My take: Virtual teamwork and collaboration skills are becoming essential in the modern, digital workplace. It's up to individuals to develop their skills but it's also in the interest of the enterprise as a whole to ensure the effectiveness of these activities. Few organizations pay enough attention to the strategic importance of digitally empowered collaboration.
I suspect there's an opportunity here for talent management vendors to gain a competitive advantage by emphasizing collaboration success strategies. Instead, they are leaving it to the collaboration vendors to take a lead.
Contracts have to change to reflect the more flexible ways people now work, said Miller.
People are now working essentially 24 hours a day 7 days a week. This idea of set hours is becoming anachronistic.
If an organization expects an employee to be available [out of hours], the employee should be able to expect the organization will let them work when they want to work ... They should be allowed to be unavailable at certain times.
My take: This is not just about employment contracts. The workforce is increasingly made up of a mixture of employees, contingent labor and crowdsourced resources. Some digital native enterprises are staffed almost entirely via the '1099 economy'.
Many of those contract workers for one organization may be moonlighting while on employment contracts for another. Or they may volunteer in their spare time for non-profits — the Red Cross, another of Cornerstone's customers, has 17 million volunteers worldwide. The energy those volunteers devote in their spare time most likely enriches, rather than detracts from, what they can bring to their day job.
Talent management systems don't measure any of these external activities but they would provide a fuller picture of the individual if they did. But to be sure of capturing it, contracts will have to become much more permissive of 'extra-curricular' activities than they generally are at present. There are legal complexities to navigate here, too.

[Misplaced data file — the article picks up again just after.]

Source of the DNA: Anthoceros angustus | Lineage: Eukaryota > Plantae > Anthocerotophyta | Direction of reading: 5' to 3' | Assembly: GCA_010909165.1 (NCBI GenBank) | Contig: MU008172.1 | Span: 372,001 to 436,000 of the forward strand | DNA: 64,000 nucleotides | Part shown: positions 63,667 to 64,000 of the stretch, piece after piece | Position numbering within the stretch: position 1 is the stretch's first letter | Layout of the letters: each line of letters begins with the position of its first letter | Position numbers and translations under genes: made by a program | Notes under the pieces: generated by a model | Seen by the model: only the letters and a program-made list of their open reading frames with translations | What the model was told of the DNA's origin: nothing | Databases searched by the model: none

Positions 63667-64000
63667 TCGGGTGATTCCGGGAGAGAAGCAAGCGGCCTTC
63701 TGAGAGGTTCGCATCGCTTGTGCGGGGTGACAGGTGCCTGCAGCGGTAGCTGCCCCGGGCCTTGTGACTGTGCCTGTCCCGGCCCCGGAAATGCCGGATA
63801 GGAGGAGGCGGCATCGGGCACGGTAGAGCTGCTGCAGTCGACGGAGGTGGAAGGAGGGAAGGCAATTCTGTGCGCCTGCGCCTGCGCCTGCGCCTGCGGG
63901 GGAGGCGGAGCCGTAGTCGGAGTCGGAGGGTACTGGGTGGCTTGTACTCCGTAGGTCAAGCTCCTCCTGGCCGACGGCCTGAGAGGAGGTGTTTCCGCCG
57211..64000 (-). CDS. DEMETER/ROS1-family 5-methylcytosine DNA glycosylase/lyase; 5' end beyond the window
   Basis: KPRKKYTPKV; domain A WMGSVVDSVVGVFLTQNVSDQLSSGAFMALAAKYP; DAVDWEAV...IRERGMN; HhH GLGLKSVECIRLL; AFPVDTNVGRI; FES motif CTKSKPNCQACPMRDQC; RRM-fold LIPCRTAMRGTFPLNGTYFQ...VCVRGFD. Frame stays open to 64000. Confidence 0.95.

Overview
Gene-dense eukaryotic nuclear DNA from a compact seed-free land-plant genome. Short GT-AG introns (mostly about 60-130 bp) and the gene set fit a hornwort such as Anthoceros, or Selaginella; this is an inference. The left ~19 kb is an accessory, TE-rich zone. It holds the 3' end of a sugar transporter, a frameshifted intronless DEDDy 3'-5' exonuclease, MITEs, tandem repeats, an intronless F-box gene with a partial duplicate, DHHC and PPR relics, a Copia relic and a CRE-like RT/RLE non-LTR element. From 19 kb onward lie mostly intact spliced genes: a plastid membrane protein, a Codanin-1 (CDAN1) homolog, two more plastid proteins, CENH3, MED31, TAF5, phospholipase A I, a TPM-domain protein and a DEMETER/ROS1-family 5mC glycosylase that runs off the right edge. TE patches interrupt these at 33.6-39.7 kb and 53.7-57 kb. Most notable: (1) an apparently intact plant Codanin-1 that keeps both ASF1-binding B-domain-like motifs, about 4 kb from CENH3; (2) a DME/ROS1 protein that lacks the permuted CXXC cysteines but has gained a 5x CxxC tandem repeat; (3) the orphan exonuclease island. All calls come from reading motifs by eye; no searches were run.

People now expect technology to just work, with elegance and simplicity. The borderline between consumer and professional applications is no longer distinct. Are LinkedIn and Evernote consumer or professional apps, wondered Miller?
There are many crossover applications today that people are using at work as well as at home.
My take: Work/life boundaries used to be defined by the perimeter of the workplace and by the hours of the working day. Digital has dissolved those boundaries but notions of employment are still rooted in the old certainties.
Miller concluded that, despite so much change across all four of these dimensions, the way we manage people is the way we've been managing them for years if not centuries. A new approach is required to attract and retain the best talent. He suggested that it should be based on identifying and nurturing potential.
But who's defining that potential and for whom is it being nurtured? If talent management really wants to be people-centric it has got to start looking at its role from the perspective of helping people manage their own talent. At the moment the model assumes that the talent belongs to the enterprise. I'm not sure it ever did. It certainly doesn't today.
Disclosure: SAP is a diginomica premier partner.
Image credits: People round table © Rawpixel - Fotolia.com; Adam Miller portrait courtesy of Cornerstone OnDemand